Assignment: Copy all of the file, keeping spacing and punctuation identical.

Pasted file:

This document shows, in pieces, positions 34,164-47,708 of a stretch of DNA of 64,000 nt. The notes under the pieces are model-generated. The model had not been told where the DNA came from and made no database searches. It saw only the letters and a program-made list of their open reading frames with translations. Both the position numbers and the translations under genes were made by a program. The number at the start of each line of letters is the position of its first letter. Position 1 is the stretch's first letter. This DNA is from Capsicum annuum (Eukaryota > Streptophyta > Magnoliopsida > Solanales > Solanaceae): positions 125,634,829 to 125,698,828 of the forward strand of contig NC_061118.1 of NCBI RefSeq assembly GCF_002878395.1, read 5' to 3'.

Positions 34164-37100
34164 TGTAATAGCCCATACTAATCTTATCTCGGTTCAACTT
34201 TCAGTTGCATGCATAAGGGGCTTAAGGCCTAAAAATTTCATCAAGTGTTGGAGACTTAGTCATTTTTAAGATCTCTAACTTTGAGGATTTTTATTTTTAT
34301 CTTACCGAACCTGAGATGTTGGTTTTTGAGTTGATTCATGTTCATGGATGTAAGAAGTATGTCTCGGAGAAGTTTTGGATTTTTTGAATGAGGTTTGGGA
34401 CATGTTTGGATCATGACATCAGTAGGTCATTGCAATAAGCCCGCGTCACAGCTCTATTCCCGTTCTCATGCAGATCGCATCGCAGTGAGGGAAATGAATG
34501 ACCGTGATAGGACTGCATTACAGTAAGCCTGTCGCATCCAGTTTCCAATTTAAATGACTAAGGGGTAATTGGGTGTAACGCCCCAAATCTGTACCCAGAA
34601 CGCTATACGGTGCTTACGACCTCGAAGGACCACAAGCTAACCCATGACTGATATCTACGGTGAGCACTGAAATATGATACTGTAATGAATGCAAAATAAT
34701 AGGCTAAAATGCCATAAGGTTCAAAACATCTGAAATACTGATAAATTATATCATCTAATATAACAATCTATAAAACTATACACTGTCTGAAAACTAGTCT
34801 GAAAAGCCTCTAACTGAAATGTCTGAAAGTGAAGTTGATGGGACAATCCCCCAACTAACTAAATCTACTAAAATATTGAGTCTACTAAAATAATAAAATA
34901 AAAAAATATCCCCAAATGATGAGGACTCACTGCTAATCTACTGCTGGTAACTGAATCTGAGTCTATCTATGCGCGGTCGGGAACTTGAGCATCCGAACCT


This document shows, in pieces, positions 34,164-47,708 of a stretch of DNA of 64,000 nt. The notes under the pieces are model-generated. The model had not been told where the DNA came from and made no database searches. It saw only the letters and a program-made list of their open reading frames with translations. Both the position numbers and the translations under genes were made by a program. The number at the start of each line of letters is the position of its first letter. Position 1 is the stretch's first letter. This DNA is from Capsicum annuum (Eukaryota > Streptophyta > Magnoliopsida > Solanales > Solanaceae): positions 125,634,829 to 125,698,828 of the forward strand of contig NC_061118.1 of NCBI RefSeq assembly GCF_002878395.1, read 5' to 3'.

Positions 34164-37100
34164 TGTAATAGCCCATACTAATCTTATCTCGGTTCAACTT
34201 TCAGTTGCATGCATAAGGGGCTTAAGGCCTAAAAATTTCATCAAGTGTTGGAGACTTAGTCATTTTTAAGATCTCTAACTTTGAGGATTTTTATTTTTAT
34301 CTTACCGAACCTGAGATGTTGGTTTTTGAGTTGATTCATGTTCATGGATGTAAGAAGTATGTCTCGGAGAAGTTTTGGATTTTTTGAATGAGGTTTGGGA
34401 CATGTTTGGATCATGACATCAGTAGGTCATTGCAATAAGCCCGCGTCACAGCTCTATTCCCGTTCTCATGCAGATCGCATCGCAGTGAGGGAAATGAATG
34501 ACCGTGATAGGACTGCATTACAGTAAGCCTGTCGCATCCAGTTTCCAATTTAAATGACTAAGGGGTAATTGGGTGTAACGCCCCAAATCTGTACCCAGAA
34601 CGCTATACGGTGCTTACGACCTCGAAGGACCACAAGCTAACCCATGACTGATATCTACGGTGAGCACTGAAATATGATACTGTAATGAATGCAAAATAAT
34701 AGGCTAAAATGCCATAAGGTTCAAAACATCTGAAATACTGATAAATTATATCATCTAATATAACAATCTATAAAACTATACACTGTCTGAAAACTAGTCT
34801 GAAAAGCCTCTAACTGAAATGTCTGAAAGTGAAGTTGATGGGACAATCCCCCAACTAACTAAATCTACTAAAATATTGAGTCTACTAAAATAATAAAATA
34901 AAAAAATATCCCCAAATGATGAGGACTCACTGCTAATCTACTGCTGGTAACTGAATCTGAGTCTATCTATGCGCGGTCGGGAACTTGAGCATCCGAACCT